I’ve provided you below with many workout options to choose from.

Pick something that suits your fitness level and training goals.

The rest is just details, as the saying goes.

Pace Yourself

Most track workouts involve some form of speedwork or the other—that’s why it’s key to pace yourself properly.

As a rule, pace depends on your fitness level and training goals.

Start slower than your maximum so you can hold early and finish strong.

As the workout progresses, it should feel harder to keep up the pace.

But if you find it hard to complete a fast segment, ease back a bit instead of adding extra recovery time.

The fitter you get, the more you can increase the number and/or length of reps or reduce recovery.

It’s up to you.

Sample Track Running Workouts to Try

If this is your first time on the track, performing 100-, 200-, or 400-meter reps can help you set the right foundation.

As a beginner, aim for a 1:1 ratio for the interval to recovery.

In other words, run the same distance you walk.

For example, if you run one 400-meter, walk for a full 400-meter in the outer lanes to recover, then repeat.

Here are a few workouts to try.

The 100-Meter Repeats

  • Start with a 10-minute warm-up
  • Run hard for one straightway—or 100 meters.
  • Recovery by jogging or walking a full straightaway.
  • Repeat six to eight times
  • Cool down for 10 minutes

The 200-Meter Repeats Session

  • Warm-up for 10 minutes
  • Run hard for 200 meters, or half the track, which is one curve and one straightaway.
  • Recover by jogging or walking for another 200 meters
  • Repeat six to eight times
  • Cool down for 10 minutes

The 400-Meter Repeats Workout

Warm-up for 10 minutes

  • Run hard for 400 meters, or one lap around a standard track, at a controlled effort.
  • Recover by jogging or walking a full lap.
  • Repeat five to seven times.
  • Cool down for 10 minutes.

The Ladder Session

The ladder workout is a fantastic session that helps you build endurance, speed, and confidence, regardless of the race distance you’re aiming for.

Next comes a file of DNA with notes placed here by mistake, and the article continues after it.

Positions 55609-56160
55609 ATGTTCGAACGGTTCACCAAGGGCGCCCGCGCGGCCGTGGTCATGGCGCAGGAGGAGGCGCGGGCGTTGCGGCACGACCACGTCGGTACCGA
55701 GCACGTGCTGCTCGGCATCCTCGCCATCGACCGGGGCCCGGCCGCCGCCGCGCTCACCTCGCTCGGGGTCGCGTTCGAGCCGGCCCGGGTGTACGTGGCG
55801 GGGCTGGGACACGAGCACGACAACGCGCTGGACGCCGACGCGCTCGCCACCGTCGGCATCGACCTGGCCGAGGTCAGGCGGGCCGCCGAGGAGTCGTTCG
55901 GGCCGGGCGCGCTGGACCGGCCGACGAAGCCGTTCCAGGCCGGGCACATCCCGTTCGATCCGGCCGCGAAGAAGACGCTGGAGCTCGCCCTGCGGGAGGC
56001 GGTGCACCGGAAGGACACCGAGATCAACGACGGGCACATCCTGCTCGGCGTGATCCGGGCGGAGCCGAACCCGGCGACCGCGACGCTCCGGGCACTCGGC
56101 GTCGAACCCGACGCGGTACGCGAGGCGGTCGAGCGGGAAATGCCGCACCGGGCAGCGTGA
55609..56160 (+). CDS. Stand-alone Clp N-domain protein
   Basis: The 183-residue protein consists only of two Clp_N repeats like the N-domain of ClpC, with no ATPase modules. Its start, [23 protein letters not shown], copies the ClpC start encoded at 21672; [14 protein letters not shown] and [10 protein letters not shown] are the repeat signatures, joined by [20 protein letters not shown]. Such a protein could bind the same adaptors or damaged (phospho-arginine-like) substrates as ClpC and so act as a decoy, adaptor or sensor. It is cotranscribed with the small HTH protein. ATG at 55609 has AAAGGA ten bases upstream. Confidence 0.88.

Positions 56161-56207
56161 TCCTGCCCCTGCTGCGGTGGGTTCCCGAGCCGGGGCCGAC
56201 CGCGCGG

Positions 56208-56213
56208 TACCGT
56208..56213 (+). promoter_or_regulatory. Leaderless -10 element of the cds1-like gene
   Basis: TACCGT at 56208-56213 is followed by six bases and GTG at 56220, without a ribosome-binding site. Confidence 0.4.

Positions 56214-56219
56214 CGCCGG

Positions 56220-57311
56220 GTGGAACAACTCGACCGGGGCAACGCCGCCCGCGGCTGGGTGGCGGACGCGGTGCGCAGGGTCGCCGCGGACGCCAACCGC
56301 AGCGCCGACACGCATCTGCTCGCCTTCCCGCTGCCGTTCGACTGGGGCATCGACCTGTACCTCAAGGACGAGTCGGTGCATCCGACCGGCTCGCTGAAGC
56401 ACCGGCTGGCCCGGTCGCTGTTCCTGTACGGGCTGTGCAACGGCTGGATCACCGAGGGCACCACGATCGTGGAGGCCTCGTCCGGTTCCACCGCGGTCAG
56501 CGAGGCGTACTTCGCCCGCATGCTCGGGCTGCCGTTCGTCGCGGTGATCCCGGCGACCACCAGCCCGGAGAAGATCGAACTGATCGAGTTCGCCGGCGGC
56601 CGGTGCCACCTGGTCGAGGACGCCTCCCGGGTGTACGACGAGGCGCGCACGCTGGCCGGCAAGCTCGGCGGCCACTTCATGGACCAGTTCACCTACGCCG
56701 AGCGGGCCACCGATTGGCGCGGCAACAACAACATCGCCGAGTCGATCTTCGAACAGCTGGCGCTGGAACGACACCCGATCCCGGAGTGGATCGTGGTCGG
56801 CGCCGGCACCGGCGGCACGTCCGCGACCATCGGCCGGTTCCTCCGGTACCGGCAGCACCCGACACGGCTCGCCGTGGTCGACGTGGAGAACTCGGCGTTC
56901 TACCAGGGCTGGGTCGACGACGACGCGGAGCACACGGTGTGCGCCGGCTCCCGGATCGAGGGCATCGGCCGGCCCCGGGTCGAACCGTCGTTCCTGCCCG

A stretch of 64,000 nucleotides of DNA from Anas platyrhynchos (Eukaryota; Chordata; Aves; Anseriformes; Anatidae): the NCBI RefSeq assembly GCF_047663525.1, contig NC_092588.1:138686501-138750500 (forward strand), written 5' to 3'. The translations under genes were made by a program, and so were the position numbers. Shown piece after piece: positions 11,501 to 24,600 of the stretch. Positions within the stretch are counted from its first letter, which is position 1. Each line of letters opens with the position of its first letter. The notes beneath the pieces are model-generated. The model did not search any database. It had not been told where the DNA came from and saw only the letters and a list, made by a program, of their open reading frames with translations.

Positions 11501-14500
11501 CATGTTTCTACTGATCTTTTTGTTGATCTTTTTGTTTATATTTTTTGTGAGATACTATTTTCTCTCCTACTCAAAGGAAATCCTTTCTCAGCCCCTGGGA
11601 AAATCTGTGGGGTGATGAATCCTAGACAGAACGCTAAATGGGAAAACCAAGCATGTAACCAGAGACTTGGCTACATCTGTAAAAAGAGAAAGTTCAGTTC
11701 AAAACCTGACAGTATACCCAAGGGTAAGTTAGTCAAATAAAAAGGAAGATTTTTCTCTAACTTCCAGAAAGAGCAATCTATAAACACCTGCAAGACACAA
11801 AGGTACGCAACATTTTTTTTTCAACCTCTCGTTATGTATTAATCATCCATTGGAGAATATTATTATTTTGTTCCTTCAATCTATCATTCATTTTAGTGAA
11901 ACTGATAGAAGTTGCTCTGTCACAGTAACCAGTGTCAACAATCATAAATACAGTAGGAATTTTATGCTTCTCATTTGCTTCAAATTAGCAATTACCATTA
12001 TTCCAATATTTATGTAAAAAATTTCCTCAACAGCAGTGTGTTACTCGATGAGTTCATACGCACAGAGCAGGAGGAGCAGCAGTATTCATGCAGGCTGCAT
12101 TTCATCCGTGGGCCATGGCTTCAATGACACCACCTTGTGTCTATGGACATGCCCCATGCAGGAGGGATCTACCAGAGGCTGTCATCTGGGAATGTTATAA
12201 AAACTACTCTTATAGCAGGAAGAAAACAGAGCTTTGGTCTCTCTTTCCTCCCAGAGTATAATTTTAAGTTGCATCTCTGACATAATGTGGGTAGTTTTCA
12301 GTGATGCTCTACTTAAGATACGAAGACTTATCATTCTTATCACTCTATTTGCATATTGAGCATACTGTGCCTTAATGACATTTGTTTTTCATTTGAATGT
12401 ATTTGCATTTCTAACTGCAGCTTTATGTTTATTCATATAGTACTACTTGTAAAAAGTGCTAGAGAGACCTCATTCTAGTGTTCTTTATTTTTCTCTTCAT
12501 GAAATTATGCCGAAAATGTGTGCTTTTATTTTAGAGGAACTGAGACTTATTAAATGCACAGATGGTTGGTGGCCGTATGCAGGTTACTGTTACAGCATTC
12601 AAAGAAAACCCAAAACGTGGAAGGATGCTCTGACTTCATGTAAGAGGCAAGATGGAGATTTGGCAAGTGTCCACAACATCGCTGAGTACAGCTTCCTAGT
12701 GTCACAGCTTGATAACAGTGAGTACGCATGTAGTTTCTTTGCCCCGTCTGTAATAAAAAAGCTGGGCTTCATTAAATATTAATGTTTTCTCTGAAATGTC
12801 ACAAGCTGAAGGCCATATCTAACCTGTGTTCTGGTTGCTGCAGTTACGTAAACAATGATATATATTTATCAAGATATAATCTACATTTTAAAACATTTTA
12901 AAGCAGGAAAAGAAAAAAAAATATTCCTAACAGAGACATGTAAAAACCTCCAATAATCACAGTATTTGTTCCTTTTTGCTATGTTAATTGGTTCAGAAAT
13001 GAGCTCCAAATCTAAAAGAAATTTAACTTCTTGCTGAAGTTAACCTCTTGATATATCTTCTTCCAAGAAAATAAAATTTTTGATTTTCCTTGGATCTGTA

• Start with a 10-minute warm-up.
  • Run hard for 400 meters, but at a controlled pace. Then walk a full lap to catch your breath.
  • Run hard 800 meters at a controlled pace. Then walk a full lap to catch your breath.
  • Run 1200 meters at a challenging pace, then walk a full of catching your breath.
  • Run hard 800 meters at a controlled pace. Then walk a full lap to catch your breath.
  • Run hard for 400 meters, but at a controlled pace. Then walk a full lap to catch your breath.
  • Cool Down for 10 minutes.

The Mile Repeats Session

Looking to improve your race times and increase your running confidence?

Then mile repeats are exactly what you need.

In fact, mile reps are the ideal speed workout to run a faster long-distance event, such as a marathon.

Here’s a sample routine.

  • Start with a 10-minute jog as a warm-up.
  • Run one mile, or four laps, at your 10K pace, or 15 to 20 seconds faster than your realistic goal marathon pace.
  • Recovery at an easy face for two laps around the track. Make sure your breathing and heart rate are back to warm-up level before you crank up the intensity.
  • Repeat the cycle two to three times, depending on your fitness level. Aim to get it up to 5-6 reps as your fitness improves.
  • Finish it off with a one-mile jog as a cool down.